Life on the ground: Confessions of a gynecologist

It’s not every day your gynecologist confesses something you really wish he had not confessed.  The funny thing is the confession itself didn’t make me uncomfortable.  Nor did the position I happened to be in when the confession took place bother me.  What bothers me is the strange effect it’s had on me since.    

It’s important to point out that my doctor isn’t just a regular gynecologist, he’s a fertility specialist, a well renowned one who gets quoted in Us Magazine on a regular basis.  So you know he’s got to be good!  I’ve been seeing him on and off for about five years now, but I’ll tell you more about that in an upcoming Galley Gossip post I’ve been working on about infertility and flying.  Over the last three months I’ve been in and out of his office numerous times.  Even so, I don’t think he knows me by name.  And that’s okay with me!   He’s a scientist, not a social director.  All he knows is va – ya know.  Which is also fine by me!  In fact I  prefer it that way.  I like my…ya know I know you know – to remain nameless and faceless.  It makes things easier.  I think.  

So anyway there I was up on the table, the timer had been set for fifteen minutes and I’d been instructed to relax in a room with harsh lighting.  I asked the nurse to hand me a magazine – Red Book.  The doctor was just about to walk out the door when he turned and asked what I had planned for the rest of my day.  Besides taking it easy, I told him I’d probably just go home and write.

His eyes lit up.  “What are you writing about?”

“A book about being a flight attendant.”  I won’t bore you with the details.  Basically I just told him that I’m writing essays in chronological order of my flying career.  

“Congratulations!” he said with the door slightly ajar.  I prayed to God no one walked by.  “I’ve written a few books myself…”  

I knew that.  It’s how I found him in the first place.  I read the book, Conceptions and Misconceptions: The informed consumers guide through the maze of in vitro fertilization and assisted reproduction techniques.  I also knew that the door, still cracked, happened to be located down the hall from “the lab” where the guys holding the brown paper bags with a plastic container inside were sent to “drop off specimens.” In order to get there one had to pass my room, a room with a wonderful view of me.  

“Last year I sent off a proposal for a new book, but it got rejected.  They didn’t think it would sell.  I called it Confessions of a Gynecologist.”    

“Oh I’d read that!” I exclaimed from the table covered only in paper from the waist down.  Really I would read it.  I’m kind of sick like that.  “Get me pregnant again, doctor, and I’ll pass your manuscript along to my editor at Harper Collins.”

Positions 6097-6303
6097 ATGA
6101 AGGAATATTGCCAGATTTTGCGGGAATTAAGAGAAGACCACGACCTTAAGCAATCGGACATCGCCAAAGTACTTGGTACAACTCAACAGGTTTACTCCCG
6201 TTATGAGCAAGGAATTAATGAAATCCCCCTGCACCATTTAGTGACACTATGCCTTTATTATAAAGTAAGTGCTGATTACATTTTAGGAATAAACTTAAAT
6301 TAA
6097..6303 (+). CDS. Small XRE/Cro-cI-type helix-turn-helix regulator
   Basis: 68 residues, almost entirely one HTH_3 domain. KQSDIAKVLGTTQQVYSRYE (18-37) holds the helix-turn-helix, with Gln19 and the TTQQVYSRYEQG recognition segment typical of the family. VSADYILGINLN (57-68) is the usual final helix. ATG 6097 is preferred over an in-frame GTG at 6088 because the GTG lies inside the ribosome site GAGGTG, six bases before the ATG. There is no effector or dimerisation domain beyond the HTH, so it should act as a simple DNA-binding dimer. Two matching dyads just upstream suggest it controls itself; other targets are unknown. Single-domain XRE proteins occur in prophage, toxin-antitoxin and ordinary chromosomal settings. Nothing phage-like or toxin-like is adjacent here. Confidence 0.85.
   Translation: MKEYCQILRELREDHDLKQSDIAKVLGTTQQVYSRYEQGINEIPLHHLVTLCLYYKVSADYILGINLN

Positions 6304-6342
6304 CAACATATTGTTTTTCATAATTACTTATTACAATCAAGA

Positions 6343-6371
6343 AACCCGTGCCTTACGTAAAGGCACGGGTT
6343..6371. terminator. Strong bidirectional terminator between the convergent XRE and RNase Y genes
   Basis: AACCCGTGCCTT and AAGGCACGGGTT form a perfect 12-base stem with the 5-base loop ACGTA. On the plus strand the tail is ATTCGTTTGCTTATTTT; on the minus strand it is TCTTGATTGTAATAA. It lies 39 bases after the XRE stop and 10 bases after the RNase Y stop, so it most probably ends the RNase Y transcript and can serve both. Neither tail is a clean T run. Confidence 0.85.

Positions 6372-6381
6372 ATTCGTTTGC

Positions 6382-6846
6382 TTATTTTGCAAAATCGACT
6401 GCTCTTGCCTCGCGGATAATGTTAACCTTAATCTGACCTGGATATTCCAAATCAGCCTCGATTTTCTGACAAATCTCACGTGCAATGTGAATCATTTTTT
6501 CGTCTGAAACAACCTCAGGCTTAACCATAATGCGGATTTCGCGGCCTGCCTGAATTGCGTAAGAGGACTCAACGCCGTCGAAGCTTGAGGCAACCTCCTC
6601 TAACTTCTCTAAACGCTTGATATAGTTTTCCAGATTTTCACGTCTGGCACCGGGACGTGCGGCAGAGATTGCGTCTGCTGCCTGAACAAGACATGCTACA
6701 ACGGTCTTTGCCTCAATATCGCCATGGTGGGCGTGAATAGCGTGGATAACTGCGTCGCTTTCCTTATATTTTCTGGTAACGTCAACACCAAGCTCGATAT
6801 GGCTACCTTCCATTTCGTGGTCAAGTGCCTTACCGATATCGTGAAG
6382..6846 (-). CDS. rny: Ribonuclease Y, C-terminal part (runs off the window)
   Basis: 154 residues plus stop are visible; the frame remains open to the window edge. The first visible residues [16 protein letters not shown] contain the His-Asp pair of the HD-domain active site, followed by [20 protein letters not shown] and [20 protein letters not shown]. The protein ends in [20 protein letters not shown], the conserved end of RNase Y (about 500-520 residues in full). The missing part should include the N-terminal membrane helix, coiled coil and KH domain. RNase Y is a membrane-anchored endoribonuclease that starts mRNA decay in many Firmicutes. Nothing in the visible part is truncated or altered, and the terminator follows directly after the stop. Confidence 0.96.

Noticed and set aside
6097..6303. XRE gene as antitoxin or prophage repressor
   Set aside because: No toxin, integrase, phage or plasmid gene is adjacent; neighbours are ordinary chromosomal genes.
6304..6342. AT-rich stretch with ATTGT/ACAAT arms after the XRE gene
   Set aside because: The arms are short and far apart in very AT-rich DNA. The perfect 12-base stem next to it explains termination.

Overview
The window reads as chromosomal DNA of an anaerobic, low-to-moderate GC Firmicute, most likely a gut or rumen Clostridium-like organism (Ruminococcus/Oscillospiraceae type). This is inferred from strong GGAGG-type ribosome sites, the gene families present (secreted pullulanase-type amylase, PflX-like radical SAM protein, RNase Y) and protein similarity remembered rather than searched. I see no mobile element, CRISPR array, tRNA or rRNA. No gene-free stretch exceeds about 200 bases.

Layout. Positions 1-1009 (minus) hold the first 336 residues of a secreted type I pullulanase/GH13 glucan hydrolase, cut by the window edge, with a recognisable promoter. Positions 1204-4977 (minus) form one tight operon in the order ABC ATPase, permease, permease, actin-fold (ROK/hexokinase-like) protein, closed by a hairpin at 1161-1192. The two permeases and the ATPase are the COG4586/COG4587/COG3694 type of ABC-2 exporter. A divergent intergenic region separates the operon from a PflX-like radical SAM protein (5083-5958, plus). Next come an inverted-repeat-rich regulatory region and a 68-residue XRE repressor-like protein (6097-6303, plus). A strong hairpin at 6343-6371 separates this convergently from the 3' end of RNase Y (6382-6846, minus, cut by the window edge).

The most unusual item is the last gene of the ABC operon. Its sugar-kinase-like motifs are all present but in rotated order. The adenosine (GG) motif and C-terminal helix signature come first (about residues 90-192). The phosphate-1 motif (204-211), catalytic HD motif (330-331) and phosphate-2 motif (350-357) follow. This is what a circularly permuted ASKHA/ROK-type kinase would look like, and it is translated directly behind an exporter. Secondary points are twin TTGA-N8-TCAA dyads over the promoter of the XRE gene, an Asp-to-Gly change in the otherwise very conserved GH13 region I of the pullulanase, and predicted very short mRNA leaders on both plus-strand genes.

I’d never seen the doctor smile so big.  “It’s a deal!”  Finally he shut the door.

I didn’t think twice about the book of confessions as I continued to lie there with a magazine held over my head.  Nor did it enter my mind as I got dressed to leave and waved goodbye to the friendly staff.  I even went home and laughed about it with my husband who seemed just as intrigued as me by what  the confessions could possibly be.  I’m not really quite sure when the confession about the book of confessions began to haunt me.  But at some point it did.  Perhaps when I realized vaginas may not be quite as nameless and faceless as I had once hoped thought.  In fact it’s worse.  They have stories.  Stories that might be worth publishing.  Which means thems got to be some crazy ass stories, ya know what I’m sayin?   And so I began to worry.  I mean what kind of story did my vagina have?  Or did it even have one?  God forbid it didn’t!  But something told me it did.  In fact, this could very well be the beginning of it.  Who knows.  All I know is ya have to wonder about a person who’s willing to write about what they do for a living like that!  😉



  1. Fertility and Flight Attendants… Where’s the blame? The weird schedules? Being away from one another at the wrong time? The fact that we’re usually older than the average mama-to-be-wanabe?

    Secondary infertility is really common too with women Flight Attendants. From my observations, I saw almost the same number of each. Rub elbows while brushing teeth and get pregnant the first time. Then, thinking the next one wont be a problem, soon realize that month after month is passing with no good news to report.

    It’s frustration and heartbreak. You also don’t get the sympathy that those going for the first ones do. You already have a child, after all, they say… and it IS true. You’re not ungrateful but this isn’t what you planned.

    It can be worse in a way since you’re already in the Mommy Trenches. You have to see baby reminders all the time and watch other mother’s bellies pop… The Childless can live their lives child-free, keeping clear of baby and kid stuff, immersing themselves in their very-adult lives. They don’t have to go pick up their child from preschool and see yet-again, another mom waddling up…

    I was standing at the computer once moaning that “…if this continues, I’m going to schedule my trips around my cycle…” Someone growls from the next computer “You wouldn’t be the first!”

    Finally, it worked. So at age 38, I thought my second would be my last. Then 9/11, bankruptcy, liberal leave of absences… and two blue lines at almost age 40. A little time spent on the ground, living as an “earthling” made a huge difference.

    I’m grateful every day for my good fortune, knowing very well that so many of my coworkers had to adjust their dreams.

    Good luck!

  2. I would read your book if you publish. But it needs to be explicit with all the details. Once I heard a woman saying, I made have seen the whole universe, but my gynaecologist sees the universal hole. So I expect thread bear details.

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